The Brigade next took part in the Battle of Sari Bair; under cover of a naval bombardment the 1/6th Gurkha Rifles assaulted and captured the hill, which was then shelled by the Royal Navy. With their casualties mounting and under command of the battalion medical officer they were forced to withdraw to their starting positions. By the end of the campaign, which by every account was a disaster, the Gurkhas had achieved their objective to overlook the spine of the peninsula. Thus a piece of geography there was referred to as Gurkha Bluff.
Many accounts of Gallipoli remember the Indian Ambulance Brigade and the Indian Mule Transport. “The Anzacs called every Indian ‘Johnny’ and treated them like a brother, with the consequences that the Indians liked them even more … I often saw parties of Australians and New Zealanders sitting in the lines, eating chuppatties and talking to the men.” Major HM Alexander, Indian Mule Transport.
The spirit of Gallipoli lives on as battle honours in the regiments that exist even to date in the Indian Army albeit under new titles. Indians who gave their supreme sacrifice in the Helles sector are commemorated on the memorial at Cape Helles, alongside Twelve Tree Copse Memorial that commemorates the New Zealanders killed in the sector.
India Gate, a prominent landmark in Delhi, one of the largest war memorials in India was designed by Sir Edwin Lutyens (who designed several buildings including the Lutyens Palace). Originally known as All India War Memorial it commemorates the 90,000 soldiers of the erstwhile British Indian Army who lost their lives fighting for the British Indian Empire, or more correctly the British Raj in First World War and three Afghan Wars. Names of those who sacrificed their lives at Gallipoli are also engraved on this memorial.
Indian soldiers were not eligible for the Victoria Cross until 1911; instead they received the Indian Order of Merit, an older decoration originally set up in the days of the East India Company rule in India. The honour of being the first Indian recipient of the Victoria Cross (VC) in any conflict went to Khudadad Khan, 129th Duke of Connaught’s Own Baluchis on 31 October 1914, at Hollebeke, Belgium. He was followed by 13 more Indians to be honoured with same award in First World War.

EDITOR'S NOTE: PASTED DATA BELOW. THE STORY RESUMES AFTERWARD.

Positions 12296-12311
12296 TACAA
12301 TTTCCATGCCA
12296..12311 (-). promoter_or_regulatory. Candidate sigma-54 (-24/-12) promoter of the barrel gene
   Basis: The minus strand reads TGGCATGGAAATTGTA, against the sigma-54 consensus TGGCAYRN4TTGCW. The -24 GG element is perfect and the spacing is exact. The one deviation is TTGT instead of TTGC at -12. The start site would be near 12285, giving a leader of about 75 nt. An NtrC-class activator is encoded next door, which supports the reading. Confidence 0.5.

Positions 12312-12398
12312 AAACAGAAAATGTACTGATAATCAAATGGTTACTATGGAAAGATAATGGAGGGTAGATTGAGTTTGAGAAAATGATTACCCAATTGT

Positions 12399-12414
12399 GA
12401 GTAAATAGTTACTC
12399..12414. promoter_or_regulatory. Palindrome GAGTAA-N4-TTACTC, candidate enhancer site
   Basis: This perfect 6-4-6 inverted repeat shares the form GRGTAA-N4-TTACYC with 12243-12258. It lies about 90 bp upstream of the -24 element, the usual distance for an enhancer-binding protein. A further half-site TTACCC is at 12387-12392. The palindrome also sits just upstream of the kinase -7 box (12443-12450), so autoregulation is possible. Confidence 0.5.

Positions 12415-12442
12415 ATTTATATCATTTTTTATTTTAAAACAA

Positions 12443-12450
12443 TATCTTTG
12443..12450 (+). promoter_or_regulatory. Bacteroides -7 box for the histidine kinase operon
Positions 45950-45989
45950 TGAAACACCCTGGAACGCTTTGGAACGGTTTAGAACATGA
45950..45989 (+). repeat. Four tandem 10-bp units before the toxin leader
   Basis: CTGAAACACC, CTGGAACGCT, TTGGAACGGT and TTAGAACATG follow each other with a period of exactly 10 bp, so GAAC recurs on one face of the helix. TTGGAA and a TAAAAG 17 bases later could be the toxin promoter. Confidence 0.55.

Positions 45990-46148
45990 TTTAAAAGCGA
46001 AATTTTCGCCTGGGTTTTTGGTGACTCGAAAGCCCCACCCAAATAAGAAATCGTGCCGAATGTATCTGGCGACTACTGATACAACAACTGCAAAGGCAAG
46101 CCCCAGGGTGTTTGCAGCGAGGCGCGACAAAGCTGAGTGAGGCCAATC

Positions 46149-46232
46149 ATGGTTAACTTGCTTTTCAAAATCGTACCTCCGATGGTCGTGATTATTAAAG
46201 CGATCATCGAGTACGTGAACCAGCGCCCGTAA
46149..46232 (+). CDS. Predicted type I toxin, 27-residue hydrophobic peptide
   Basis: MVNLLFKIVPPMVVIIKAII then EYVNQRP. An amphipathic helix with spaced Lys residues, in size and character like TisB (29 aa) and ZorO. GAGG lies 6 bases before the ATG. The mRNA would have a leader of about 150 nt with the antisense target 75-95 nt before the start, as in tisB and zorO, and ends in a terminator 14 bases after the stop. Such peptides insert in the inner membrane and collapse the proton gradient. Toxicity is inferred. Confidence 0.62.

Anzac Day is seen and celebrated as marking a very important event in Australia and New Zealand’s history. Official publications state that the Gallipoli campaign helped New Zealand define itself as a nation, in that, after Gallipoli New Zealand had confidence in its distinct identity and pride in the international contribution it could make. Further, it is also held that the mutual respect earned during the fighting formed the basis of the close ties between Australia and New Zealand.
India’s contribution is acknowledged in the several war memorials and battle honours bestowed on battalions and regiments, also in several personal accounts and books with a deep sense of comradeship with the Indian soldiers. However, in contrast, the spirit of Gallipoli as seen in the Anzac and the comradeship that developed thereafter seems to overlook the contributions of Indian troops. There could be many reasons for this unintentional amnesia. Foremost will be the fact that as an erstwhile colony India’s contribution was taken for granted and with no independent political resonance to back it up.
Next, Indian Army in its history from 1757 to 1914 had on many occasions suffered heavier casualties where whole battalions were wiped out. Thus Gallipoli was not such a major mile stone for the Indian Army as it is for Anzac. Further during the Great War 1914-1919 much heavier casualties were suffered in France and Flanders. It is in recorded history that 69 Punjabis and many other units during the Battle of Loos, on 25 Sep 1915 went into attack in the morning with 800 bayonet strength and by evening muster the tally was less than 150. The ferocity of First World War was much more than anything so before or after, and the Gallipoli campaign was one of many that the Indian Army went through.
Indian, Australian and New Zealanders have had a long history of joint military operations. After Gallipoli, in the Second World War the Indian Army was to number nearly 2 million men- the largest volunteer force in the history of human conflict. It was natural that the Indian troops would take to the field with their old Anzac companions. They did so in the battlefields of North Africa and later in the fierce fighting to roll back the Germans in Italy, in Burma and the Pacific theatre.
Indians and Anzac, who fought alongside in Gallipoli had much more in common than merely being comrades in arms. They served like in the Charge of the Light Brigade … ‘not to reason why, but to do and die …’ Anzac day needs to remember the Indian mates who served in Gallipoli.